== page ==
Travel disaster stories

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Travel disaster stories

Postby Zuleika » Mon Apr 21, 2008 4:28 pm

Out of curious morbid fascination call it what may - can we swap travel disaster stories here???


I get stuck in a cyclone in outback Western Australia. Me and my boyfriend had just made it to a roadhouse in the middle of nowhere when the cyclone struck during the night. We were sleeping(!?) in the car as there was no where else - it was very scary! We went right through the eye which is very strange. Then the next day the floods came and washed away Highway 1 both in front of us and behind us so there was no getting out - luckily our small patch of road survived but it was touch and go. We were stuck for 6 days until Australian Air rescue came and resued us in a helicopter! Scary but an adventure nevertheless!!
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Re: Travel disaster stories

Postby thecakeisalie » Tue Apr 22, 2008 10:20 am

Wow, quite an experience! When I read the title of this thread I was thinking more along the lines of "the video system wasn't working on my trans-Pacific flight and I couldn't find my Ipod" disaster, not "holy crap, we may not survive" disaster. Good story! But how did you contact the rescue? Or better yet, how did they find you?
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Re: Travel disaster stories

Postby Zuleika » Tue Apr 22, 2008 3:17 pm

where next? wrote:Wow, quite an experience! When I read the title of this thread I was thinking more along the lines of "the video system wasn't working on my trans-Pacific flight and I couldn't find my Ipod" disaster, not "holy crap, we may not survive" disaster. Good story! But how did you contact the rescue? Or better yet, how did they find you?



Luckily we had made it to a roadhouse and they had satellite phone!
I have added a couple of pics - Ausralia's main Highway 1 that goes all the way round Australia - being completely destroyed, and the chopper to the rescue!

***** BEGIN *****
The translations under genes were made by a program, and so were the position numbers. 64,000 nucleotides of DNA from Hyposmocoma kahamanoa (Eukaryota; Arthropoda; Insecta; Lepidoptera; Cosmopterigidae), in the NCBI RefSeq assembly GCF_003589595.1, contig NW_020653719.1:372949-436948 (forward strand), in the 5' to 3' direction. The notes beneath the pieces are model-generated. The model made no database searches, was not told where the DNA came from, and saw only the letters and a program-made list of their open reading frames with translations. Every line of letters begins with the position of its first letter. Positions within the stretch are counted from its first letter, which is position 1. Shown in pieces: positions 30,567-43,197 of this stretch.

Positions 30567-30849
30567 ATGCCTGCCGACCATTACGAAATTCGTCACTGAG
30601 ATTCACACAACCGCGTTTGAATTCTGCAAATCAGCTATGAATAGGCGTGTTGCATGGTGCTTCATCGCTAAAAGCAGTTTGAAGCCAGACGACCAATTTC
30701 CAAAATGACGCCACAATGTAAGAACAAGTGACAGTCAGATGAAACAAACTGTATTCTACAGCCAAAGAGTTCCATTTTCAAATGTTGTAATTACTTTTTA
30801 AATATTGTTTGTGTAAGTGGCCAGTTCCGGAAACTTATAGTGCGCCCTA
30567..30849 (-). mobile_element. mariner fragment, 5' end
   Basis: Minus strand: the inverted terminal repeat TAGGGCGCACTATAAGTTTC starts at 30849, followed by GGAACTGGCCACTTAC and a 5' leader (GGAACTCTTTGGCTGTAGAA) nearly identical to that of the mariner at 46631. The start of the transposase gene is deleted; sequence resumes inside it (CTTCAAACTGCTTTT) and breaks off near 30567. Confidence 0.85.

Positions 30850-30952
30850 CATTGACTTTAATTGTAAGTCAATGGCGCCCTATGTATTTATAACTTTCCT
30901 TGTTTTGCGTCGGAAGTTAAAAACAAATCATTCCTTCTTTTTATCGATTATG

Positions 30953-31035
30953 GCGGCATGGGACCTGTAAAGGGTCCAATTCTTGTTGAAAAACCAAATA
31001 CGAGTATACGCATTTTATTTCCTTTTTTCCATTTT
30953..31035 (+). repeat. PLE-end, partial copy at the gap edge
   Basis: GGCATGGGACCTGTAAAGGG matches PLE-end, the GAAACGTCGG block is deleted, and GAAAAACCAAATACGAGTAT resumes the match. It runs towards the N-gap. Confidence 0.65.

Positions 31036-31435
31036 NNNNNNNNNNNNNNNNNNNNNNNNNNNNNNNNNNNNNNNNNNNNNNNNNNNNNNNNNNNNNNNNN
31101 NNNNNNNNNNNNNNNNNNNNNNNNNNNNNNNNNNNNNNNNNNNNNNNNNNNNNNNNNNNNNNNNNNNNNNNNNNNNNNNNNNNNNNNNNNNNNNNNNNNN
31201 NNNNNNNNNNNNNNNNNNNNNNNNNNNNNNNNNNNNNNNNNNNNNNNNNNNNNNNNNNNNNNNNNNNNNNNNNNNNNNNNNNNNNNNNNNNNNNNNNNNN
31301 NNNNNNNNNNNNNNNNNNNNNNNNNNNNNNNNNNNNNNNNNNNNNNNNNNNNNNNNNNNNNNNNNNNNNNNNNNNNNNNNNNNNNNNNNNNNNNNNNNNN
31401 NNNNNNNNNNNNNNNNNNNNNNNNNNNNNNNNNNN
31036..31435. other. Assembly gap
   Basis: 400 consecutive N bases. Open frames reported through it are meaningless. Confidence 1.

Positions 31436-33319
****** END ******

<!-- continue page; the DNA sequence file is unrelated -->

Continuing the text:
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Highway 1 - somewhere under the water!
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Rescue!
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Last edited by Zuleika on Fri Oct 08, 2010 9:45 am, edited 1 time in total.
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Re: Travel disaster stories

Postby jimshu » Tue Apr 22, 2008 4:18 pm

Yeah, I was wondering where this thread was going to go also.Could be very interesting.Glad it turned out OK in the end Zuleika.
We have just had a flash flood disaster here in N Z.with 7 people killed.Real sad.

No real disasters for me to relate....but nearly.
Arriving in UlaanBaatar,off the Trans-Mongolian from Irkutsk,at 5.30 am, we were met by our Mongolian host families.Our party of 23 were then shown around UB for the morning , then with a full on lunch midday.The plan was to drive by hired bus to Khar Khorin, a 'few' hours drive we were told.But organisation was not a Mongolian strength, so, after visiting a farm ger camp out in the country that afternoon,many other false starts, we finally got on our bus and tookoff at 9PM at night!
So imagine travelling at night, over unsealed ,hugely potholed roads, where they existed, very few other traffic,no way of communicating if there was a smash,driver falling asleep at the wheel, passengers taking it in turns to keep him awake,the hosts telling us 'Just a few hours to go'.
A recipe for disaster!
Finally arriving at our tourist ger camp at Khar Khorin at 5.30 AM.
What fun we all had.And that was our intro to Mongolia.
But a wonderful homestay for the rest of the week.
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Re: Travel disaster stories

Postby jimshu » Fri May 02, 2008 7:02 pm

Well, gladly,not too many disaster tales to tell from you all.
Here's a tale that I hope proves of precautionary benefit to all.Not a disaster, but a terrifying experience for young inexperienced travellers.
Taxi scams at many airports are rife.
2 first time traveller 18 year old young English girls joined our tour in India.But arriving at Delhi airport at night, taxi touts harrassed them to take a certain taxi.The driver takes off, offers to ring their hotel to confirm their booking.Rings "them 'on his mobile, hands it over to them for them to be told 'No booking for you,sorry".The driver probably had rang his brother......
So driver then says no accommodation now in Delhi because of festival, and he will have to take them to Agra!
Off they go.2 scared girls off into the night.